Andrew Robb retires, Warren Truss may follow

Prime Minister Malcolm Turnbull faces a cabinet reshuffle just months out from a federal election after Trade Minister Andrew Robb became the latest retirement in a recent exodus of key players from the Coalition ministry.

After 12 years in parliament, Mr Robb, 64, announced on Wednesday evening that he would not contest the next election.

“At 64 and in excellent health I plan to move on to my next career, which will be in some capacity in the private sector,” he said in a statement.

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“I will leave politics in the comfort of knowing both the Turnbull government and the Coalition are in great shape.”

It came as a surprise to many, unlike the predicted resignation of Deputy Prime Minister Warren Truss.

Cabinet Secretary Arthur Sinodinos told Sky News that Mr Truss, 67, would have more to say about his future on Thursday, while Nationals sources also expected him make his retirement intentions clear then.

“I would encourage them to stay as long as possible,” Mr Sinodinos said.

Australian Deputy Prime Minster Warren Truss said this was a ‘major lead’.

Deputy Prime Minister Warren Truss was expected to announce his resignation, making way for Barnaby Joyce as leader. Photo: Getty

Speculation earlier this year indicated the Nationals leadership would soon be up for grabs. Deputy Barnaby Joyce indicated in an interview with Fairfax Media in January he would “throw my hat in the ring” if Mr Truss retired.

But the race is open for the Nationals deputy leadership.

The exits, which followed the December resignations of Mal Brough and Jamie Briggs, present Mr Turnbull an opportunity for a major ministerial reshuffle.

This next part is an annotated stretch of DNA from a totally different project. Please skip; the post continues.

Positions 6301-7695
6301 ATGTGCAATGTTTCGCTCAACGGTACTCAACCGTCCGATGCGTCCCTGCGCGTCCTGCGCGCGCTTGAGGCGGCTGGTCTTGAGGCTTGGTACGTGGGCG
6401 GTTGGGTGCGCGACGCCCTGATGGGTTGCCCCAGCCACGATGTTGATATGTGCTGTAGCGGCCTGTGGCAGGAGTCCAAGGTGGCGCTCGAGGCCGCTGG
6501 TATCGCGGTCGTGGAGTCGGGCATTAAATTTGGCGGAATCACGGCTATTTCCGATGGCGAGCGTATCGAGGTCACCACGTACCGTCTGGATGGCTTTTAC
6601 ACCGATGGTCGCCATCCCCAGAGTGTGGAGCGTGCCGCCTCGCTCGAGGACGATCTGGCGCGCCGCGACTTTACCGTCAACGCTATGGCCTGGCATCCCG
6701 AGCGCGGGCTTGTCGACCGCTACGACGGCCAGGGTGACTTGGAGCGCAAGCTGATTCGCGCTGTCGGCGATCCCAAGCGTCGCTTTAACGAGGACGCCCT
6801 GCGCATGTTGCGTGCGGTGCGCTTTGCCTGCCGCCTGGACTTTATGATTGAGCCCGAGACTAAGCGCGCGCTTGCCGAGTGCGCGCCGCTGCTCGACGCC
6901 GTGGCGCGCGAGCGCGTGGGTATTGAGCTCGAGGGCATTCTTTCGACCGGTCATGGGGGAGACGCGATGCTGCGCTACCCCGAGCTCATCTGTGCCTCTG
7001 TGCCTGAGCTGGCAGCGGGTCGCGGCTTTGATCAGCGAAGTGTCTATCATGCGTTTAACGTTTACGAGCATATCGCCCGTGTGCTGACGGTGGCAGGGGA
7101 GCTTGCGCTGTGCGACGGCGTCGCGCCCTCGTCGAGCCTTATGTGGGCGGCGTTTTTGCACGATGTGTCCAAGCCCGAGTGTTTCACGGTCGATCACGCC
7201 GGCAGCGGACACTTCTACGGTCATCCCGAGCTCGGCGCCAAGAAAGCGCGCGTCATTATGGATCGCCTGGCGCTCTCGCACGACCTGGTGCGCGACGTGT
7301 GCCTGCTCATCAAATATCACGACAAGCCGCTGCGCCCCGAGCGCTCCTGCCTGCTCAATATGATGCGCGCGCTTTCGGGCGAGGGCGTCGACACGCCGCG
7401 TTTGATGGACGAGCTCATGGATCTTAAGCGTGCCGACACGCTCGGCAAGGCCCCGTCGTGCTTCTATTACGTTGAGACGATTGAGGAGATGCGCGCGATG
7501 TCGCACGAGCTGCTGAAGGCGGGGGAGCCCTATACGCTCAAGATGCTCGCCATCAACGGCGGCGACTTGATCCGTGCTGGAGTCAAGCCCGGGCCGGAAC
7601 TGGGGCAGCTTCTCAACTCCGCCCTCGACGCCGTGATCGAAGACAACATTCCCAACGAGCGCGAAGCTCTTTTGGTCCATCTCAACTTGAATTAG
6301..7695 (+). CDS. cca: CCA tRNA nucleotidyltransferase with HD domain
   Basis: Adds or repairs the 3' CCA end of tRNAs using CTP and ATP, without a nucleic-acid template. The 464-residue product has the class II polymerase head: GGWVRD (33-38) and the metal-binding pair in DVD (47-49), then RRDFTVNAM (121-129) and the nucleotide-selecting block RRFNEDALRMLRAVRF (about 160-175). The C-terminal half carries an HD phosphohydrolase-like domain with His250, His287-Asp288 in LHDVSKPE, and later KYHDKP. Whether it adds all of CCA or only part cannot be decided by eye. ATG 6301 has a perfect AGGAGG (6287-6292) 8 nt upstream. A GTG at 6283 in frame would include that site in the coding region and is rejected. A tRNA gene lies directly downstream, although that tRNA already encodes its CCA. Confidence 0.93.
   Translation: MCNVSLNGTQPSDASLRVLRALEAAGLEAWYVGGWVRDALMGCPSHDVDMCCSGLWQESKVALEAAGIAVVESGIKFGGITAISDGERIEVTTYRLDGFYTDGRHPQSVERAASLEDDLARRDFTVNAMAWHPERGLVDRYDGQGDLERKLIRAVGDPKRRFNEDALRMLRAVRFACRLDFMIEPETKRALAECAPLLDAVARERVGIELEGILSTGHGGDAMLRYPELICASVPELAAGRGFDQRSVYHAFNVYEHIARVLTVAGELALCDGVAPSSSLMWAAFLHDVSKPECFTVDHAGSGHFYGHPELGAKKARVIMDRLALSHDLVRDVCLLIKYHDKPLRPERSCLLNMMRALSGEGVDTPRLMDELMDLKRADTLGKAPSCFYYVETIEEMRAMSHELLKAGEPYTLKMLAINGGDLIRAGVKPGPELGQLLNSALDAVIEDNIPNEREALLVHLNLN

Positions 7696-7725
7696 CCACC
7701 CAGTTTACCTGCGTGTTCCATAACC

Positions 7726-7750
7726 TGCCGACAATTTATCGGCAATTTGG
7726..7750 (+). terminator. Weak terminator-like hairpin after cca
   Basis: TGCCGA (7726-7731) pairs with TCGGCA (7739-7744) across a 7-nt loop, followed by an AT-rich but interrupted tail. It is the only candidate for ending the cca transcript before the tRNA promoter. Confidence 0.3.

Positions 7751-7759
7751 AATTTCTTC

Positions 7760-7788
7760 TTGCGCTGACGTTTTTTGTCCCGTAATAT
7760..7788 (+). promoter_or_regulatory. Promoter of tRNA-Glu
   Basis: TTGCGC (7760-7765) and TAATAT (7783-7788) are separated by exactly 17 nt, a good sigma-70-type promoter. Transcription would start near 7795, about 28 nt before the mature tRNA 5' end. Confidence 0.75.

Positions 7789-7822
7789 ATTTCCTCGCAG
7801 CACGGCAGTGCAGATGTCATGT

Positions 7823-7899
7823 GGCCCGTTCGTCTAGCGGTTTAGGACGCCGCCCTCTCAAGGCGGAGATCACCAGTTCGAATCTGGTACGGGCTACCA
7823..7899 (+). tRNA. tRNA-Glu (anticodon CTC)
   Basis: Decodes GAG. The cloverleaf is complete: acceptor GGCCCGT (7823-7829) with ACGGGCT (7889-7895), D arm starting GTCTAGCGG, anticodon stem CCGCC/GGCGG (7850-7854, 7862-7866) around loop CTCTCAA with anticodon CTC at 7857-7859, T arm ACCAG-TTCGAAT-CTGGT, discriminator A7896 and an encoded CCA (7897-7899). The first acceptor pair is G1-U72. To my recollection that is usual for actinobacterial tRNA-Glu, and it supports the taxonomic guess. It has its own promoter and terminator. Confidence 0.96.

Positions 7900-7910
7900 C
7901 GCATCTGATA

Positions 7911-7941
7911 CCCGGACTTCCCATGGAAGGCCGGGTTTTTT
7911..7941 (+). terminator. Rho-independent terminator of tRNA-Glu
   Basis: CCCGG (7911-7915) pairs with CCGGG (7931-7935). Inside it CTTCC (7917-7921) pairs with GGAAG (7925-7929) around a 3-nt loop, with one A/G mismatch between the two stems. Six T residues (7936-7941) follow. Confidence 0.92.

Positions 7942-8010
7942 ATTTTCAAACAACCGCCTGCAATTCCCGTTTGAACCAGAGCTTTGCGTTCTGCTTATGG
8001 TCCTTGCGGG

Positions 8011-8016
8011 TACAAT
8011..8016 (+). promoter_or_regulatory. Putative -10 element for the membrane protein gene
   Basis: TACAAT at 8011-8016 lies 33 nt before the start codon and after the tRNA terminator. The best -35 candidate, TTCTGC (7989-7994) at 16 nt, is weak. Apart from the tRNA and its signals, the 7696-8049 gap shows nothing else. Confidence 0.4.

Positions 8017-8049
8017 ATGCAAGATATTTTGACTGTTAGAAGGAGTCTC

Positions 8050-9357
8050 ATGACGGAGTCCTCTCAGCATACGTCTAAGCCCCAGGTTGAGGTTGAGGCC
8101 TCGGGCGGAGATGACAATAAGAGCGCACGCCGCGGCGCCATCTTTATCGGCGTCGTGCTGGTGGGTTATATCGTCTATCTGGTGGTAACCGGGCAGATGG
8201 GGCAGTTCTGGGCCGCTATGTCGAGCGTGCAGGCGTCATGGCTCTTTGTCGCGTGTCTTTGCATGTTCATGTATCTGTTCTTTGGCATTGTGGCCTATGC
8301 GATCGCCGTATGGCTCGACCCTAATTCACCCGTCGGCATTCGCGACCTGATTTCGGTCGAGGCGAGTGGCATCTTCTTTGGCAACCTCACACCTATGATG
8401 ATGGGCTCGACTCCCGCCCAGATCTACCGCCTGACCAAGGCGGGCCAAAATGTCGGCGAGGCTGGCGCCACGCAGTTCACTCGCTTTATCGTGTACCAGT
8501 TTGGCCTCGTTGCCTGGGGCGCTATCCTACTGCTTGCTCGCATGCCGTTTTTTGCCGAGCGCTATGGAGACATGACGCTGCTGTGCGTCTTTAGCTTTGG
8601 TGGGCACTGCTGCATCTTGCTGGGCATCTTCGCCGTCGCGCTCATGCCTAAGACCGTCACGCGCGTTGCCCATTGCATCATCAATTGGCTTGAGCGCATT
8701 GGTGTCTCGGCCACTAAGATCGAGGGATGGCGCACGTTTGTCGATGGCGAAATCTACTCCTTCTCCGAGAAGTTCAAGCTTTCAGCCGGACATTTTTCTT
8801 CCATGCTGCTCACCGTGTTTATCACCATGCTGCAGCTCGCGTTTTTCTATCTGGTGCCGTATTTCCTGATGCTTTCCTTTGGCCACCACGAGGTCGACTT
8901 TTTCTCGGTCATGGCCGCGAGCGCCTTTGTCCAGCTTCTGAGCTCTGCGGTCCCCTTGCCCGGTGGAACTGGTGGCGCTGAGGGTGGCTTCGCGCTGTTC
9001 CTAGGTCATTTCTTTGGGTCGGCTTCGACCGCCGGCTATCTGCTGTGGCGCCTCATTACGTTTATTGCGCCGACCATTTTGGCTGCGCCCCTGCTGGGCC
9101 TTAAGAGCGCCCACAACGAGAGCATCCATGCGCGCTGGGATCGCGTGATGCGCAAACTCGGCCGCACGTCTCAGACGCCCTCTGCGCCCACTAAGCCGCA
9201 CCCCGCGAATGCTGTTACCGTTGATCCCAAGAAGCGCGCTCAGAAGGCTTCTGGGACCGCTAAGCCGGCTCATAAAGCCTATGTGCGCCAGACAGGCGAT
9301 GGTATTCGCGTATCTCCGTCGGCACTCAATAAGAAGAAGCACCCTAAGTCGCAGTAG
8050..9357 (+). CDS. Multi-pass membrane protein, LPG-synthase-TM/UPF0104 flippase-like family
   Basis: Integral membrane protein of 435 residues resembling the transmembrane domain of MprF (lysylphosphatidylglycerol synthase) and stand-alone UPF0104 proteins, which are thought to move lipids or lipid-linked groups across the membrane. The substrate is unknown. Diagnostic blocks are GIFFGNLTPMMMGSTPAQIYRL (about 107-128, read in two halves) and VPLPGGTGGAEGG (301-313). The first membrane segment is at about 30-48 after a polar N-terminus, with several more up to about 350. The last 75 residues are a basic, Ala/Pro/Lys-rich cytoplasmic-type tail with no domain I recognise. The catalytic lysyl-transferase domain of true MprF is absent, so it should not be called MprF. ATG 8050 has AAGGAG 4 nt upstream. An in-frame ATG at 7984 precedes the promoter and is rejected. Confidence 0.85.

The future of Human Services Minister Stuart Robert has also been thrown into doubt, after a controversial trip to China, which he claims was private, where he met with senior Chinese officials.

Mr Robert is the subject of an inquiry – which could report back as early as Thursday – into whether he breached ministerial standards by helping a friend and Liberal Party donor sign a mining deal in China in 2014.

Labor frontbencher Tony Burke said he wished Mr Truss and Mr Robb well.

“(But) from Malcolm Turnbull’s perspective that means in the last two months he’s already lost four – they’re dropping like flies around Malcolm Turnbull at the moment,” Mr Burke told Sky News.

Opposition Leader Bill Shorten seized on the news, saying the Cabinet is in chaos.

“It’s only a matter of time before Malcolm Turnbull stands in his courtyard to tell Australians that good government starts today,” he said, referencing his predecessor Tony Abbott.

“Malcolm Turnbull should be focused on Australian jobs, but he is completely paralysed by ministers who are only worried about their own.”

Combined 38 years in parliament

The Trade Minister’s resignation brings 12 years in parliament to a close, while Mr Truss was elected in 1990.

Formerly a federal director of the Liberal Party, Mr Robb served in the Abbott and Turnbull governments in the trade and investment portfolio.

He was widely regarded as one of the most successful ministers in the current term, after he took on the final negotiations of high level trade talks, notably the Australia Korea Free Trade Agreement (KAFTA), Japan–Australia Economic Partnership Agreement, China–Australia Free Trade Agreement and the Trans-Pacific Partnership.

He briefly stepped down from the Opposition frontbench in 2009 to address a form of depression he had suffered since adolescence.

Mr Truss was a farmer before he began his 26-year political stint.

He served in multiple portfolios, including Minister for Trade, and Agriculture, Fisheries and Forestry under John Howard. He took over as leader of the Nationals after the Coalition lost the 2007 election.

– with AAP


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